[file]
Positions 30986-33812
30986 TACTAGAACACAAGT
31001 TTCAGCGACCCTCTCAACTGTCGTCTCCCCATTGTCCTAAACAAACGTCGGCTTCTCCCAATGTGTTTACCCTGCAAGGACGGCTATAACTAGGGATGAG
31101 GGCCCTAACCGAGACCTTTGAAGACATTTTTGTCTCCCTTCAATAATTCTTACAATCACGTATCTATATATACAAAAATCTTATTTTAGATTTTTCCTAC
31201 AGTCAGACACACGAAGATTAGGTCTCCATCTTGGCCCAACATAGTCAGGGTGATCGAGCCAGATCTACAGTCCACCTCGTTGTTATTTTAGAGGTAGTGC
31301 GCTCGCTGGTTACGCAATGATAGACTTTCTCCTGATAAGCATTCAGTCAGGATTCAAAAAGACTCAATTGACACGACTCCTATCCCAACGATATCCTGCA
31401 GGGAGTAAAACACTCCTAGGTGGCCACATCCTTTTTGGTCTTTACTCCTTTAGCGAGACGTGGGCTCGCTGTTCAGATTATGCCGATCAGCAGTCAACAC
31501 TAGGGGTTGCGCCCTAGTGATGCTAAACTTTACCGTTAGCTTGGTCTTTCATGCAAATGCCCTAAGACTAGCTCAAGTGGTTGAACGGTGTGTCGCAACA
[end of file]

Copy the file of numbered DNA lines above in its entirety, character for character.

Positions 30986-33812
30986 TACTAGAACACAAGT
31001 TTCAGCGACCCTCTCAACTGTCGTCTCCCCATTGTCCTAAACAAACGTCGGCTTCTCCCAATGTGTTTACCCTGCAAGGACGGCTATAACTAGGGATGAG
31101 GGCCCTAACCGAGACCTTTGAAGACATTTTTGTCTCCCTTCAATAATTCTTACAATCACGTATCTATATATACAAAAATCTTATTTTAGATTTTTCCTAC
31201 AGTCAGACACACGAAGATTAGGTCTCCATCTTGGCCCAACATAGTCAGGGTGATCGAGCCAGATCTACAGTCCACCTCGTTGTTATTTTAGAGGTAGTGC
31301 GCTCGCTGGTTACGCAATGATAGACTTTCTCCTGATAAGCATTCAGTCAGGATTCAAAAAGACTCAATTGACACGACTCCTATCCCAACGATATCCTGCA
31401 GGGAGTAAAACACTCCTAGGTGGCCACATCCTTTTTGGTCTTTACTCCTTTAGCGAGACGTGGGCTCGCTGTTCAGATTATGCCGATCAGCAGTCAACAC
31501 TAGGGGTTGCGCCCTAGTGATGCTAAACTTTACCGTTAGCTTGGTCTTTCATGCAAATGCCCTAAGACTAGCTCAAGTGGTTGAACGGTGTGTCGCAACA